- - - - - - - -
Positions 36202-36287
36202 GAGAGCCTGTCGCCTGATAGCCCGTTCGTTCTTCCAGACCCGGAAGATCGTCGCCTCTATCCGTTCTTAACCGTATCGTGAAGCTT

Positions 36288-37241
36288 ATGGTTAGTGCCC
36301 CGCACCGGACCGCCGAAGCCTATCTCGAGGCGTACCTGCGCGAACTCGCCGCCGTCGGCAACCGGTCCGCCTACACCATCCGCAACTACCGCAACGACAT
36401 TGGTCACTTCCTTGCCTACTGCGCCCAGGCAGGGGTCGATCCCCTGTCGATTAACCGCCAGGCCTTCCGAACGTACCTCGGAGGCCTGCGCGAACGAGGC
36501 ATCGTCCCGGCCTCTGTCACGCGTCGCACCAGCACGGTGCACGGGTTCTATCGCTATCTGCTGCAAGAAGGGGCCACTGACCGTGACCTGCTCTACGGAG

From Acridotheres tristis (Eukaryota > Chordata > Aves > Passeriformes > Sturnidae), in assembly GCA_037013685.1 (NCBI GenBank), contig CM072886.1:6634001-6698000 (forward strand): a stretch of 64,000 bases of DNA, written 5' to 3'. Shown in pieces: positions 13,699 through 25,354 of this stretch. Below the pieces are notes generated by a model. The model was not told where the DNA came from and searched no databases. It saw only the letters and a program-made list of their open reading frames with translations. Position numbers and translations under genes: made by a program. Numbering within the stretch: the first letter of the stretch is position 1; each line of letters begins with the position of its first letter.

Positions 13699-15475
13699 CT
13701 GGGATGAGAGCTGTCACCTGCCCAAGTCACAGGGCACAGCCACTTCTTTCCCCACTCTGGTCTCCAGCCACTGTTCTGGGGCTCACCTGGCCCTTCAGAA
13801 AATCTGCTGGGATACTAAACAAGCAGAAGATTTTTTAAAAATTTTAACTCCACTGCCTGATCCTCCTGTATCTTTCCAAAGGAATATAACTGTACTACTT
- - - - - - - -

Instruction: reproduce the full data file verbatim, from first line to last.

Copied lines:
Positions 36202-36287
36202 GAGAGCCTGTCGCCTGATAGCCCGTTCGTTCTTCCAGACCCGGAAGATCGTCGCCTCTATCCGTTCTTAACCGTATCGTGAAGCTT

Positions 36288-37241
36288 ATGGTTAGTGCCC
36301 CGCACCGGACCGCCGAAGCCTATCTCGAGGCGTACCTGCGCGAACTCGCCGCCGTCGGCAACCGGTCCGCCTACACCATCCGCAACTACCGCAACGACAT
36401 TGGTCACTTCCTTGCCTACTGCGCCCAGGCAGGGGTCGATCCCCTGTCGATTAACCGCCAGGCCTTCCGAACGTACCTCGGAGGCCTGCGCGAACGAGGC
36501 ATCGTCCCGGCCTCTGTCACGCGTCGCACCAGCACGGTGCACGGGTTCTATCGCTATCTGCTGCAAGAAGGGGCCACTGACCGTGACCTGCTCTACGGAG

From Acridotheres tristis (Eukaryota > Chordata > Aves > Passeriformes > Sturnidae), in assembly GCA_037013685.1 (NCBI GenBank), contig CM072886.1:6634001-6698000 (forward strand): a stretch of 64,000 bases of DNA, written 5' to 3'. Shown in pieces: positions 13,699 through 25,354 of this stretch. Below the pieces are notes generated by a model. The model was not told where the DNA came from and searched no databases. It saw only the letters and a program-made list of their open reading frames with translations. Position numbers and translations under genes: made by a program. Numbering within the stretch: the first letter of the stretch is position 1; each line of letters begins with the position of its first letter.

Positions 13699-15475
13699 CT
13701 GGGATGAGAGCTGTCACCTGCCCAAGTCACAGGGCACAGCCACTTCTTTCCCCACTCTGGTCTCCAGCCACTGTTCTGGGGCTCACCTGGCCCTTCAGAA
13801 AATCTGCTGGGATACTAAACAAGCAGAAGATTTTTTAAAAATTTTAACTCCACTGCCTGATCCTCCTGTATCTTTCCAAAGGAATATAACTGTACTACTT